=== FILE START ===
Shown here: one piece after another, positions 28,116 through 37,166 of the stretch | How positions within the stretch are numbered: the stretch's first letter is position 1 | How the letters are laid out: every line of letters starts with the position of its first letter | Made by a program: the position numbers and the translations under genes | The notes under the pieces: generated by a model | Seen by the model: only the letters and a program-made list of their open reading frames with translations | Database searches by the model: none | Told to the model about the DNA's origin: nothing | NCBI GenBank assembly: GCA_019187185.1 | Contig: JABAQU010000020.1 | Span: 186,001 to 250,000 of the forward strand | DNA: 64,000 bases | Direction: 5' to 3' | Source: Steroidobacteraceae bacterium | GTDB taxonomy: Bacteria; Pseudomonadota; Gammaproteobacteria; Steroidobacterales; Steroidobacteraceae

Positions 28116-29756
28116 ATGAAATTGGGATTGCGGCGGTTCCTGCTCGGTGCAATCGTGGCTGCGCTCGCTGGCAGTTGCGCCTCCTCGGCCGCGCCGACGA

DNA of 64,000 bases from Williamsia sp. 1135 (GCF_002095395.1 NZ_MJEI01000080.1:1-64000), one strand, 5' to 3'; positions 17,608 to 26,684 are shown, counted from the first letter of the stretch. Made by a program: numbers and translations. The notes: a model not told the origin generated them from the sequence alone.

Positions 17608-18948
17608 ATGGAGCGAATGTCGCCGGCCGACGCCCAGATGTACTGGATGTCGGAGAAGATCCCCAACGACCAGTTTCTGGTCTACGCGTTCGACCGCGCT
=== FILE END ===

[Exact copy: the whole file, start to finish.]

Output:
Shown here: one piece after another, positions 28,116 through 37,166 of the stretch | How positions within the stretch are numbered: the stretch's first letter is position 1 | How the letters are laid out: every line of letters starts with the position of its first letter | Made by a program: the position numbers and the translations under genes | The notes under the pieces: generated by a model | Seen by the model: only the letters and a program-made list of their open reading frames with translations | Database searches by the model: none | Told to the model about the DNA's origin: nothing | NCBI GenBank assembly: GCA_019187185.1 | Contig: JABAQU010000020.1 | Span: 186,001 to 250,000 of the forward strand | DNA: 64,000 bases | Direction: 5' to 3' | Source: Steroidobacteraceae bacterium | GTDB taxonomy: Bacteria; Pseudomonadota; Gammaproteobacteria; Steroidobacterales; Steroidobacteraceae

Positions 28116-29756
28116 ATGAAATTGGGATTGCGGCGGTTCCTGCTCGGTGCAATCGTGGCTGCGCTCGCTGGCAGTTGCGCCTCCTCGGCCGCGCCGACGA

DNA of 64,000 bases from Williamsia sp. 1135 (GCF_002095395.1 NZ_MJEI01000080.1:1-64000), one strand, 5' to 3'; positions 17,608 to 26,684 are shown, counted from the first letter of the stretch. Made by a program: numbers and translations. The notes: a model not told the origin generated them from the sequence alone.

Positions 17608-18948
17608 ATGGAGCGAATGTCGCCGGCCGACGCCCAGATGTACTGGATGTCGGAGAAGATCCCCAACGACCAGTTTCTGGTCTACGCGTTCGACCGCGCT